The Oxford History of Literary Translation in English: Volume 2: 1550-1660

Hardcover | January 2, 2011

EditorGordon Braden, Robert Cummings, Stuart Gillespie

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General Editors: Peter France and Stuart GillespieThis groundbreaking five-volume history runs from the Middle Ages to the year 2000. It is a critical history, treating translations wherever appropriate as literary works in their own right, and reveals the vital part played by translators and translation in shaping the literary culture of theEnglish-speaking world, both for writers and readers. It thus offers new and often challenging perspectives on the history of literature in English. As well as examining the translations and their wider impact, it explores the processes by which they came into being and were disseminated, andprovides extensive bibliographical and biographical reference material.In the period covered by Volume 2 comes a drive, unprecedented in its energy and scope, to bring foreign writing of all kinds into English. The humanist scholar depicted in Antonello's St Jerome, the jacket illustration, is one of the figures at work, and one of the most self-conscious and prolongedencounters that took place was with the Bible, a uniquely fraught and intimidating original. But early modern English translation often finds its setting within far busier scenes of worldly life - on the London stage, as a bid for patronage, for purposes polemical, political, hortatory,instructional, and as a way of making a living in the expanding book trade. Translation became, as never before, a part of the English writer's career, and sometimes a whole career in itself. Translation was also fundamental in the evolution of the still unfixed English language and its still unfixed literary styles. Some translations of this period have themselves becomelandmarks in English literature and have exercised a profound and enduring influence on perceptions of their originals in the anglophone world; others less well-known are treated more comprehensively here than in any previous history. The entire phenomenon is documented in an extensive bibliographyof literary translations of the period, the most comprehensive ever compiled. The work of our early modern translators, with all its energy, is not always scholarly or even always convincing. But after this era is over English translation never again feels quite so urgent or contentious.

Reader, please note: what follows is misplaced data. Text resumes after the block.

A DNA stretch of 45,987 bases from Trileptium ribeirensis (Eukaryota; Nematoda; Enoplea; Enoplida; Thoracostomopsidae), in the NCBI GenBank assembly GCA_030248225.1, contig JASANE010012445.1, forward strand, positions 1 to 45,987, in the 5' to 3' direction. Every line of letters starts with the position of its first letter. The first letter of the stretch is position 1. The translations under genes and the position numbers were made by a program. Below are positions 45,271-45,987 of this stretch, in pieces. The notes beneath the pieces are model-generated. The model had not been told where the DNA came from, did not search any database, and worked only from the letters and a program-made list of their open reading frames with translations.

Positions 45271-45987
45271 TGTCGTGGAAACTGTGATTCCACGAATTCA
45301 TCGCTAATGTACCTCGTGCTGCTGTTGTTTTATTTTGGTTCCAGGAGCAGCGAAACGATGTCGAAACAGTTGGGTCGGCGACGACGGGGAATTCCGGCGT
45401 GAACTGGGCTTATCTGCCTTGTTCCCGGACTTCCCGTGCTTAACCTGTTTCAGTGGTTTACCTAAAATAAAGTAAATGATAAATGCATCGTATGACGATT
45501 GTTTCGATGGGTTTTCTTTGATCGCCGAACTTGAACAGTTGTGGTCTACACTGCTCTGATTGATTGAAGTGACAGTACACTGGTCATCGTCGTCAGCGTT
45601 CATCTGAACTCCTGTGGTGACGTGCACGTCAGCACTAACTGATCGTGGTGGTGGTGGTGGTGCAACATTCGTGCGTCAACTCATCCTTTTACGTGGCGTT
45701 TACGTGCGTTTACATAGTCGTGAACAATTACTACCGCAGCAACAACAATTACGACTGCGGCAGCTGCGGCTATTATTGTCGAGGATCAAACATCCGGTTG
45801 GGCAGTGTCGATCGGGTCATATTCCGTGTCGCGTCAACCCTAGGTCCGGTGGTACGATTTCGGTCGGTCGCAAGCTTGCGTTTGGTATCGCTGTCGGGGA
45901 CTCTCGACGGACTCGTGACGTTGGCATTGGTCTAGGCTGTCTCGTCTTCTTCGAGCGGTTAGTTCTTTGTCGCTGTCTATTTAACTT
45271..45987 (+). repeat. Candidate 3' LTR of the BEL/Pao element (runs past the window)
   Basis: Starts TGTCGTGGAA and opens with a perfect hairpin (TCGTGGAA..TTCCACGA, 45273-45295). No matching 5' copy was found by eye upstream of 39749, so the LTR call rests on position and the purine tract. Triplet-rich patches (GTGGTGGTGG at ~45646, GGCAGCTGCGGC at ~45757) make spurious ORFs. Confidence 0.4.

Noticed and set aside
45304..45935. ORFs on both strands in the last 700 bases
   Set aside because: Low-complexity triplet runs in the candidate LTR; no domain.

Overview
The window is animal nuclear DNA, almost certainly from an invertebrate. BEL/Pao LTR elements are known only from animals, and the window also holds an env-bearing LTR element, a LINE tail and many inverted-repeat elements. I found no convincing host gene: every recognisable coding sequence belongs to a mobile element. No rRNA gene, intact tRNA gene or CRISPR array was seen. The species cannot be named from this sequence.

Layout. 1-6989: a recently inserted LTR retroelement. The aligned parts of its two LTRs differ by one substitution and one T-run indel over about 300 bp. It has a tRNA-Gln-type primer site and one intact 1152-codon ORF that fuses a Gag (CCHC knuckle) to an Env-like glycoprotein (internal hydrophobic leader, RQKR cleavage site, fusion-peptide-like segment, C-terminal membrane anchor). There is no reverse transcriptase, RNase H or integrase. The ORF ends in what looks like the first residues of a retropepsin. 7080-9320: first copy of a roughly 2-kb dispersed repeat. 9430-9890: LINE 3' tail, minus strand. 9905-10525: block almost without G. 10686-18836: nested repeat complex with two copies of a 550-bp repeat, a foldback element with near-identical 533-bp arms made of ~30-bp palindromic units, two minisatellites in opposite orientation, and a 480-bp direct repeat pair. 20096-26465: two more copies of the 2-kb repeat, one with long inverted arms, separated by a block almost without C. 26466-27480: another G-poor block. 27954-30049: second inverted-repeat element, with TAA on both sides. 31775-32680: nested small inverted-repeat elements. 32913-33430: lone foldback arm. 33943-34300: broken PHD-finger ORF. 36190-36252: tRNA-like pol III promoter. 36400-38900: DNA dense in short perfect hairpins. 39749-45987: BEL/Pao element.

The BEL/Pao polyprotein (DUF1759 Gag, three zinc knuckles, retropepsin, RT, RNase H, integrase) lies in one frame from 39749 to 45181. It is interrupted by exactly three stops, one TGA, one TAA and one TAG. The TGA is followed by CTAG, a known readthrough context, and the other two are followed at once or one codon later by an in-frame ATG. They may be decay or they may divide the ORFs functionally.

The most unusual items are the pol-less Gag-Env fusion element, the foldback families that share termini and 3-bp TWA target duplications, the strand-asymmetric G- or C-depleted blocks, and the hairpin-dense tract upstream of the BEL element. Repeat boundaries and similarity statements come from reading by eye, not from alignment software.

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General Editors: Peter France and Stuart GillespieThis groundbreaking five-volume history runs from the Middle Ages to the year 2000. It is a critical history, treating translations wherever appropriate as literary works in their own right, and reveals the vital part played by translators and translation in shaping the literary culture...

Gordon Braden is Linden Kent Memorial Professor of English at the University of Virginia. He is the author of Renaissance Tragedy and the Senecan Tradition (1985), Petrarchan Love and the Continental Renaissance (1999), and, with William Kerrigan, The Idea of the Renaissance (1989). Robert Cummings is a Senior Lecturer in English Liter...
Format:HardcoverDimensions:616 pages, 9.21 × 6.14 × 1.53 inPublished:January 2, 2011Publisher:Oxford University PressLanguage:English

The following ISBNs are associated with this title:

ISBN - 10:0199246211

ISBN - 13:9780199246212

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Table of Contents

General Editors' ForewordList of ContributorsAbbreviationsPreface1. The Corpus of Translations and their Place in the Literary and Cultural World, 1550-1660Gordon Braden: 1.1 An OverviewLouis Kelly: 1.2 Pedagogical Uses of TranslationDanielle Clarke: 1.3 Translation and the English LanguageLouis Kelly: 1.4 Translation and Religious BeliefRobert Cummings: 1.5 Translation and Literary Innovation2. Translators and their MilieuxBrenda M. Hosington: 2.1 Commerce, Printing, and PatronageGillian Wright: 2.2 Translating at Leisure: Gentlemen and Gentlewomen2.3 Case StudiesStuart Gillespie: George ChapmanHelen Moore: Anthony MundayGillian Wright: Mary Sidney PembrokeStuart Gillespie: Thomas Stanley3. Approaches and Attitudes to TranslationGordon Braden: 3.1 Translating Procedures in Theory and PracticeRobert Cummings: 3.2 Dictionaries and CommentariesA. E. B. Coldiron: 3.3 Commonplaces and Metaphors4. The Bible and Biblical CommentaryAndrew Taylor: 4.1 The BibleDonald Mackenzie: 4.2 The PsalmsAndrew Taylor: 4.3 Biblical Commentary5. Non-Dramatic VerseGordon Braden: 5.1 Epic KindsAlastair Fowler: 5.2 Didactic KindsGlyn Pursglove: 5.3 Moral KindsJoshua Scodel: 5.4 LyricG. W. Pigman III: 5.5 Pastoral and Idyll6. DramaGordon Braden: 6.1 TragedyGordon Braden: 6.2 ComedyG.W. Pigman III: 6.3 Pastoral Drama7. History and PoliticsRobin Sowerby: 7.1 Ancient HistoryGordon Braden: 7.2 BiographyPeter Burke: 7.3 Modern History and Politics8. Prose FictionHelen Moore: 8.1 Ancient and Modern RomanceRobert Maslen: 8.2 RealismRobert H. F. Carver: 8.3 Prose Satire9. Moral, Philosophical, and Devotional ProseRobert Cummings: 9.1 Classical Moralists and PhilosophersRobert Cummings: 9.2 Modern Philosophical and Moral WritingRobert Cummings: 9.3 Mirrors for PolicyAlison Shell: 9.4 Spiritual and Devotional Prose10. The Translators: Biographical SketchesGeneral Bibliography of TranslationsBibliographical Index to Source AuthorsIndex